Date of Graduation

Summer 2016


Master of Science in Cell and Molecular Biology


Biomedical Sciences

Committee Chair

Joshua Smith


The Snf2/Swi2 ATPases Rad5 and Rad16 have been shown to play vital roles in a number of DNA repair pathways. In both Saccharomyces cerevisiae and human cell lines, Rad5 homologs (SHPRH, HLTF) have been shown to function in DNA double strand break (DSB) repair along with pathways that repair damage after replication. The function of Rad16, unlike Rad5, has been found only in lower eukaryotes such as Saccharomyces, despite the fact that it plays an essential role in nucleotide excision repair (NER), and more specifically in the repair of silenced areas of the genome. In order to more fully understand the function of Rad16, this work focuses on using a model organism, Tetrahymena thermophila, to identify and characterize the functional aspects of both Rad5 and Rad16. To do this, qPCR analyses of the potential Rad5/16 homologs were conducted to determine their expression, while shRNA constructs were designed to inhibit their expression to assess the phenotypic consequences of DNA damage in deficient cells. Expression analyses showed that three of the potential homologs (Rad16, Rad5.2, and Rad5.1) have damage-depended expression, and that the levels of one can have substantial effects on levels of the others. Moreover, two of the homologs, Rad16NH and Rad5.1, show altered survival after genotoxic stress. The data showed that the functions of Rad16 and Rad5 homologs in Tetrahymena may diverge greatly from those in lower eukaryotes.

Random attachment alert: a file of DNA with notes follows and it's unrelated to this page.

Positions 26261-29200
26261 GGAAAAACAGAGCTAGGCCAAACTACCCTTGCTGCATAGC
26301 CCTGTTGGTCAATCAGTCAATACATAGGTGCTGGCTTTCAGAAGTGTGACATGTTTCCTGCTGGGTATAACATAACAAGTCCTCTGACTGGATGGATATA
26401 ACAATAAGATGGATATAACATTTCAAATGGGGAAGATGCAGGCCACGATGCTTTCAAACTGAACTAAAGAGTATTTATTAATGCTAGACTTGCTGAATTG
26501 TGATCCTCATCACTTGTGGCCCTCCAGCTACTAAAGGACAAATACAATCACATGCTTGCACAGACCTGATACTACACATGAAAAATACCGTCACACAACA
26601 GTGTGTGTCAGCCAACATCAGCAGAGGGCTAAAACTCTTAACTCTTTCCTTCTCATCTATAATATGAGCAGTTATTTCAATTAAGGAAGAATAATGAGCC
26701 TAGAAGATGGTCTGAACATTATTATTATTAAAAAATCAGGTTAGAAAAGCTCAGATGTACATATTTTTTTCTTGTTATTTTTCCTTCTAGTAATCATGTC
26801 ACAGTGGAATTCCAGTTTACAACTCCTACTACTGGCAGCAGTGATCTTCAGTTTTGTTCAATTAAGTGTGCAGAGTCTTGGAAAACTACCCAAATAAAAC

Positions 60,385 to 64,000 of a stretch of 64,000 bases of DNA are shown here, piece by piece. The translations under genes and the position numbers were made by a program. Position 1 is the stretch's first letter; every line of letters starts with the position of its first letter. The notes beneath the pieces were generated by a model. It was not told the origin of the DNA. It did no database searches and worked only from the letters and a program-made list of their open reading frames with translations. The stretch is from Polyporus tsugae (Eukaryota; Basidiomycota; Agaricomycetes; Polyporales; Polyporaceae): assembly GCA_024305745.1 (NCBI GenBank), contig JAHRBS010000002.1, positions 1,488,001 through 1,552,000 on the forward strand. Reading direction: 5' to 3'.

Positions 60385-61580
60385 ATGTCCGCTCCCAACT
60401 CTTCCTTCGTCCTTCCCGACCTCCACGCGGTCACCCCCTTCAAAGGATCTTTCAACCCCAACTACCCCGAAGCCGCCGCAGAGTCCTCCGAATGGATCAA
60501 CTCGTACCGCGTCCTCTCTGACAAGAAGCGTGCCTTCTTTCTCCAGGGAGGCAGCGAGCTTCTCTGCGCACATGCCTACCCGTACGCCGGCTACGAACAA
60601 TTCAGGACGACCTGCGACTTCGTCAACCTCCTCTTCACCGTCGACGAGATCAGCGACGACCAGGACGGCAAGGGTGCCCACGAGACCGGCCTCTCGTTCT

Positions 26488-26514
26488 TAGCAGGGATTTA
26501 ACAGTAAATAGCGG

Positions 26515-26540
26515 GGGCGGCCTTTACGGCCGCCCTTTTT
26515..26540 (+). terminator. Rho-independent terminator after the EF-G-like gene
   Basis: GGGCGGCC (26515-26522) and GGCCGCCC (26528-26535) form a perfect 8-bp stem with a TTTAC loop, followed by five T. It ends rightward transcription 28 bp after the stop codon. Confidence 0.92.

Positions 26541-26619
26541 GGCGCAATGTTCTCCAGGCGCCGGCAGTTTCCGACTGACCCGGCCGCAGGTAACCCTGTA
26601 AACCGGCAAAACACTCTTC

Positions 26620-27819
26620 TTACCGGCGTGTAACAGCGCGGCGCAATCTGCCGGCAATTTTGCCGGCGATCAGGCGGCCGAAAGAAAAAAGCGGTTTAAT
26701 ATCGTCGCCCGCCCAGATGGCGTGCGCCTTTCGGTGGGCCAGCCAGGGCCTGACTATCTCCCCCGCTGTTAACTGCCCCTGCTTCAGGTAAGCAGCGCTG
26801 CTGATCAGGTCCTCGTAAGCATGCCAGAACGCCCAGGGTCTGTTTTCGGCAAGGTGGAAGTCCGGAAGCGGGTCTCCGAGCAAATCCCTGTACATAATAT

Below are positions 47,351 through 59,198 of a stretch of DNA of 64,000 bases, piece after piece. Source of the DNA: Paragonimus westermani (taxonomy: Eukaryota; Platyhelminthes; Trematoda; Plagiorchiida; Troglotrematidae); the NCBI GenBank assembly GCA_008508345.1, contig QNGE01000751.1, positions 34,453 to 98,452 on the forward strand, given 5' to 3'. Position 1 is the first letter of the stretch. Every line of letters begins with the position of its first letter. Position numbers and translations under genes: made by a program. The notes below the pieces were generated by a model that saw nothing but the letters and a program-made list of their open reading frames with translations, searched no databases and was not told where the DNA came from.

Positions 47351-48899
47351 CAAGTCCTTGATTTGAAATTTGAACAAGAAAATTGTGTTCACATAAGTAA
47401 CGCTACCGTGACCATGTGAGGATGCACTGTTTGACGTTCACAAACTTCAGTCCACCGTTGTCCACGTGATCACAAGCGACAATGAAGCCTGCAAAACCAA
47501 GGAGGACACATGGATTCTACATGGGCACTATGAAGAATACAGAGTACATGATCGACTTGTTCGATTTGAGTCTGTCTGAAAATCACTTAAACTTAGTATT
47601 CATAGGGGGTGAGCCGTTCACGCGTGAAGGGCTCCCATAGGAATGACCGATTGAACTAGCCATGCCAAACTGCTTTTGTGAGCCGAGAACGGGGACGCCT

ad16, rad5, nucleotide excision repair, genome stability, snf2/swi2 atpase

Subject Categories

Medical Molecular Biology


© Andrew Francis Morin

Open Access